Mexico and the U.S. will boost firearm tracing at the border

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Rosa Icela Rodríguez

Mexico and the United States have agreed to step up oversight of arms trafficking with a system to electronically track firearms seized from criminal organizations, Mexican Security Minister Rosa Icela Rodriguez said on Wednesday, July 26th.

“The United States and Mexico have agreed to the electronic monitoring of all the firearms seized in our country from criminal organizations,” Rodriguez told a press conference.

Officials from both countries this week discussed the flow of firearms from the United States to Mexican cartels that traffic drugs such as fentanyl into the U.S.

“We want the United States to help us so we can stop this flow because this is what strengthens the cartels,” incoming foreign minister Alicia Barcena said at the press conference.

Barcena said the plan aimed to keep track of where guns are found in Mexico to help inform seizure strategies. Neither official provided further details on the plan’s scope.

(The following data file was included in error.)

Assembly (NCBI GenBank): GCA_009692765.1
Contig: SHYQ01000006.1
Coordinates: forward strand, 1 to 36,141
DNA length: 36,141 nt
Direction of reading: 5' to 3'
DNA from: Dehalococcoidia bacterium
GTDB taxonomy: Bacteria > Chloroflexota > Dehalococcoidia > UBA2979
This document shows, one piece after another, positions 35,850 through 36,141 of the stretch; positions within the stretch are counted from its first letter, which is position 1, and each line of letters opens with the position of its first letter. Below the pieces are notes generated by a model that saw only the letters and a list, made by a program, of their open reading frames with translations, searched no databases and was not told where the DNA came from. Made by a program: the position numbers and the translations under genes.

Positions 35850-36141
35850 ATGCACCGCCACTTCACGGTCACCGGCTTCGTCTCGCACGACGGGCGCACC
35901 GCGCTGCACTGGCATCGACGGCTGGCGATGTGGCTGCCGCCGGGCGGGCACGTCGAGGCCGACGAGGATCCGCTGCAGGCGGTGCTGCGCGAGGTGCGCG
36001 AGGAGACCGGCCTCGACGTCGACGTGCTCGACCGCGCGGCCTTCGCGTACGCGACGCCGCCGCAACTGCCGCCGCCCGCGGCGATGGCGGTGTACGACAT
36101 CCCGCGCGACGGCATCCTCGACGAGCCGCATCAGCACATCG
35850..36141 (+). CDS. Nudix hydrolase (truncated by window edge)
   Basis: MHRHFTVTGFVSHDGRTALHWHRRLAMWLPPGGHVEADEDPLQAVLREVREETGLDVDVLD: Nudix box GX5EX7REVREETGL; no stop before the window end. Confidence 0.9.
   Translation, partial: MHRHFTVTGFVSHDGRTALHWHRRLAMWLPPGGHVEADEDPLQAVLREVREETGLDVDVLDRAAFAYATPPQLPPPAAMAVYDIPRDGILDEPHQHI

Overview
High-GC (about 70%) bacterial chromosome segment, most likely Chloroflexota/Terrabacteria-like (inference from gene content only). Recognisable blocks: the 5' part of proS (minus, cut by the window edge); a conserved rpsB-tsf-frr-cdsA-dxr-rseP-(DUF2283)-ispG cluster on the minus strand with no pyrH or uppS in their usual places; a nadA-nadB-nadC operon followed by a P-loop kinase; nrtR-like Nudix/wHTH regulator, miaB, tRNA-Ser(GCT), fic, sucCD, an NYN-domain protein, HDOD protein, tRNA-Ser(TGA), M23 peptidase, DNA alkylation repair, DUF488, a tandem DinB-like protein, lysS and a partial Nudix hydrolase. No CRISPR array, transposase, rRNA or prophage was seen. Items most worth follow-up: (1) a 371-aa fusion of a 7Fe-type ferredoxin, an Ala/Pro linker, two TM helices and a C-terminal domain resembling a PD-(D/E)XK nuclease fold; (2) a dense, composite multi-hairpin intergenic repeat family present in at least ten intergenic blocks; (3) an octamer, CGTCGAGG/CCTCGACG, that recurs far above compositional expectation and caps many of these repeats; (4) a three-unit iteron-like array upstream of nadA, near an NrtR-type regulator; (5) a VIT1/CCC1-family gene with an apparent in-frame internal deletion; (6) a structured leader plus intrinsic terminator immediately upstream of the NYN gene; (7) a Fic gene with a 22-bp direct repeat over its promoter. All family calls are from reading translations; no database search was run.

Some 200,000 weapons enter Mexico annually, Barcena noted, citing data from the defense ministry.

One of Mexico’s main proposals to the U.S. was that it revoke licenses of gun stores that sell firearms to cartels, she said. Others included more oversight of license providers, more seizures, and more arrests that focus not just on the middlemen.

Barcena said the proposals had been “very well received.”

They come after Mexico urged a U.S. appeals court to revive a $10 billion lawsuit, backed by many Caribbean countries, that aims to hold U.S. gun makers responsible for facilitating arms trafficking to drug cartels across the U.S.-Mexico border.

According to U.S. Gun Tracing Bureau ATF, some 70% of traced firearms used to commit crimes and seized in Mexico come from the U.S. This rises to around 80% across the Caribbean.

Source: El Financiero

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